« ZurückWeiter »
I was enforc'd to send it after him:
Por. Let not that doctor e'er come near my house :
Ner. And I his clerk; therefore be well advis'd
Gra. Well, do you so : let not me take him, then;
Ant. I am th' unhappy subject of these quarrels.
Mark you but that!
Nay, but hear me:
Ant. I once did lend my body for his wealth ;
Will never more break faith advisedly.
Por. Then you shall be his surety. Give him this; And bid him keep it better than the other.
Ant. Here, Lord Bassanio ; swear to keep this ring.
Por. I had it of him : pardon me, Bassanio;
Ner. And pardon me, my gentle Gratiano; For that same scrubbed boy, the doctor's clerk, In lieu of this, last night did lie with me.(87)
Gra. Why, this is like the mending of highways
Por. Speak not so grossly.—You are all amaz’d:
I am dumb.
the clerk that is to make me cuckold ? Ner. Ay, but the clerk that never means to do it, Unless he live until he be a man. Bass. Sweet doctor, you shall be my
bedfellow: When I am absent, then lie with my wife.
Ant. Sweet lady, you have given me life and living; For here I read for certain that my ships Are safely come to road. Por.
How now, Lorenzo! My clerk hath some good comforts too for you.
Ner. Ay, and I'll give them him without a fee.
There do I give to you and Jessica,
Lor. Fair ladies, you drop manna in the way
It is almost morning,
Gra. Let it be so: the first inter'gatory
Nerissa shall be sworn on is,
P. 345. (1)
“rich burghers of the flood," The old eds, have “ - on the flood.”—Corrected by Steevens; who compares, in As you like it, “native burghers of this desolate city.” (Douce defends “on," informing us that here the Venetians are alluded to !)
P. 346. (4) “ Enrobe the roaring waters with my silks ;” Mr. W. N. Lettsom thinks that something is wanting between this line and the next.
P. 346. (5)
· Fie, fie!" I have little doubt that Shakespeare wrote “In love! fie, fie !"
P. 347. (6)
"mine" Has been altered to “mine's,”-rightly perhaps.
P. 347. (7)
“ 'twould” So Mr. Collier's Ms. Corrector.-The old eds. have “would.”
P. 348. (8)
“ dumb wise men," “ Write,” says Walker (Crit. Exam. &c. vol. ii. p. 139), “ dumb-wise ; for dumb wise men would be pronounced dumb wisemen.”
P. 348. (9)
“Is that any thing now ?” The old eds. have “ It is that any thing now :"-an explanation of which inexplicable reading may be found in Mr. Collier's note ad 1.-—"It appears to me a mere blunder for ‘I,' i. e. Ay! an ironical interjection. As to the rest of this short speech, nothing can be more awkward than 'is that any thing' for is there any thing in that ?' and 'now' is worse than superfluous. On the other hand, it may be said against Johnson's conjecture 'new,' that it does not so exactly accord with Bassanio's phrase,' an infinite deal of nothing.' It is, however, quite common for speakers to wrest the meaning of a preceding speech for the sake of a retort: when this happens in a written dialogue, it is only an imitation of nature; but it is a fault in the writer to prepare the way for a retort by previously introducing awkward phraseology." W. N. LETTSOM. VOL. 11.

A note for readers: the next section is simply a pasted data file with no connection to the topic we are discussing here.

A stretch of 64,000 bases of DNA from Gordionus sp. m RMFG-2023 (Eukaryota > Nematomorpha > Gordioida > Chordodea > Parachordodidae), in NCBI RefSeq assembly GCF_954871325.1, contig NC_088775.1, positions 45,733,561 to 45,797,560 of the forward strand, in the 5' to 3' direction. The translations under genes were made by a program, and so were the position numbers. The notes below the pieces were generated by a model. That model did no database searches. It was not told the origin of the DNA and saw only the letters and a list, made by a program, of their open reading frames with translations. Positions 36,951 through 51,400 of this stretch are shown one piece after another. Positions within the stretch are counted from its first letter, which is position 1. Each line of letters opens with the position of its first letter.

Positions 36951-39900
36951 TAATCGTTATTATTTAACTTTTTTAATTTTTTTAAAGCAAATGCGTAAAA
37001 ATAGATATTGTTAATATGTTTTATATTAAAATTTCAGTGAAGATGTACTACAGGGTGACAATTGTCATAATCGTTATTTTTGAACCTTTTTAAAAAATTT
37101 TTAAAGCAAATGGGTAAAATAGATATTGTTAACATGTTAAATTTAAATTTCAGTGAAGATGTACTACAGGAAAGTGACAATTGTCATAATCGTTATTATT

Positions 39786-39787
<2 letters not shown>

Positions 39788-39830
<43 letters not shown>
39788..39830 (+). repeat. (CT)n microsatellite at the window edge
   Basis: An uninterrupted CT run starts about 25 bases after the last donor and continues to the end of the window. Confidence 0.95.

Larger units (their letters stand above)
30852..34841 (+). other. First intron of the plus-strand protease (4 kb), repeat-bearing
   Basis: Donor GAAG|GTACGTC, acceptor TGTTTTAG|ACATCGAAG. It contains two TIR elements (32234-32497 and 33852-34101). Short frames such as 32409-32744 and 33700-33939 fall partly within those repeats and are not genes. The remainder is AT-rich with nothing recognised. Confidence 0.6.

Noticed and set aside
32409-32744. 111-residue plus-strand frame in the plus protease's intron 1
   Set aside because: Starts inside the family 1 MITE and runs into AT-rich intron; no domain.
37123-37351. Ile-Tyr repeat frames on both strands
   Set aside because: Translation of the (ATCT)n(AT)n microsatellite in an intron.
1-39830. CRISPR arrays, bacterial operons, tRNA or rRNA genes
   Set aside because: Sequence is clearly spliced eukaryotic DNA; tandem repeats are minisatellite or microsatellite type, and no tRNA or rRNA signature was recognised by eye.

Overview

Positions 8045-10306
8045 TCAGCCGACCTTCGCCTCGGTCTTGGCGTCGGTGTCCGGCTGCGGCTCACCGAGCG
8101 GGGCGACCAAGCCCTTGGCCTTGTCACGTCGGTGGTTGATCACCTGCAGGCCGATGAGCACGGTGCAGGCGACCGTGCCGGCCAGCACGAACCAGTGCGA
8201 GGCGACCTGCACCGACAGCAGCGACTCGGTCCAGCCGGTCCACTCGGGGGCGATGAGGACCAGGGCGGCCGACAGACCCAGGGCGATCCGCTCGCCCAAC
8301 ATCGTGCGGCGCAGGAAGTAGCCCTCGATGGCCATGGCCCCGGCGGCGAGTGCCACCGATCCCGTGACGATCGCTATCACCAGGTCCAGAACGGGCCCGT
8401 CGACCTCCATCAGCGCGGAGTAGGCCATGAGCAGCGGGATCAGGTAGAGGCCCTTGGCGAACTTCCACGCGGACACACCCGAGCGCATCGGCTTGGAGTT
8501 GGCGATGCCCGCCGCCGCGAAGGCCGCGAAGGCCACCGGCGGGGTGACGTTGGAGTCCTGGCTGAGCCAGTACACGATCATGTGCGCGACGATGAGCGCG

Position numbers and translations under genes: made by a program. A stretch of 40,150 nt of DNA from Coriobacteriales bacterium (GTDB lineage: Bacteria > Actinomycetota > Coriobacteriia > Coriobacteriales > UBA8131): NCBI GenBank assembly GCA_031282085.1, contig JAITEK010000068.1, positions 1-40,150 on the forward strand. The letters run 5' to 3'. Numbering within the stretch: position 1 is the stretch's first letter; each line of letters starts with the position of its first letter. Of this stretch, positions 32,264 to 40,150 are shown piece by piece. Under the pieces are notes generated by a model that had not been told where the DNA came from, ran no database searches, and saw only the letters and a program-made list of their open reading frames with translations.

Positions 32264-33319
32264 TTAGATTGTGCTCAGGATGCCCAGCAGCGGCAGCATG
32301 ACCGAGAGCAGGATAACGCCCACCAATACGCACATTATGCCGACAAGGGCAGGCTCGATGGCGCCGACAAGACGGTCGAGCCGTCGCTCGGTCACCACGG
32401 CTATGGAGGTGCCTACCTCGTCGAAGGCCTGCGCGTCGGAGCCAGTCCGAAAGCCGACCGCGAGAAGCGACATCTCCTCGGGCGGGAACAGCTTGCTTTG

P. 349. (10)
“and by adventuring both, Qu. “and, venturing both” ?
P. 349. (11)
"wilful" Warburton would read “witless;” Mr. Collier's Ms. Corrector “wasteful.”
P. 354. (13) "land-thieves and water-thieves," The old eds. have “water theeues, and land theeues."
P. 355. (14)
"we" So Walker (Crit. Exam. &c. vol. iii. p. 53).—The old eds. have "you" and “he."
P. 356. (15)
* goodly” Perhaps repeated by mistake from the preceding line.—Hanmer, and Walker (Crit. Exam. &c. vol. i. p. 303) read “godly.”
P. 356. (16)
“spiť Here the old eds. have “spet:” but to follow them (as several recent editors do) is only to introduce inconsistency of spelling into a modern edition; for the folio has “ spit in Measure for Measure, act ii. sc. 1; As you like it, act iii. sc. 2, act iv. sc. 1; Taming of the Shrew, act iii. sc. 1; Winter's Tale, act iv. sc. 2, &c. &c.
P. 358. (18)
"will,” The old eds. have “wit" (which early transcribers and printers frequently confound with “ wil').—Steevens did not displace the original reading because" wit” formerly signified" sagacity or power of mind.”—Compare " the will of a dead father,” p. 350 ; “perform your father's will,” p. 352; my father's will,” ibid.
P. 360. (20)
“confusions” So Heyes's quarto and the folio.-Mr. Knight, adopting the reading of Roberts's quarto, “conclusions,” observes that “to try confusions is not very intelligible,”—a remark which shows that, like the printer of that quarto, he did not perceive the joke intended here.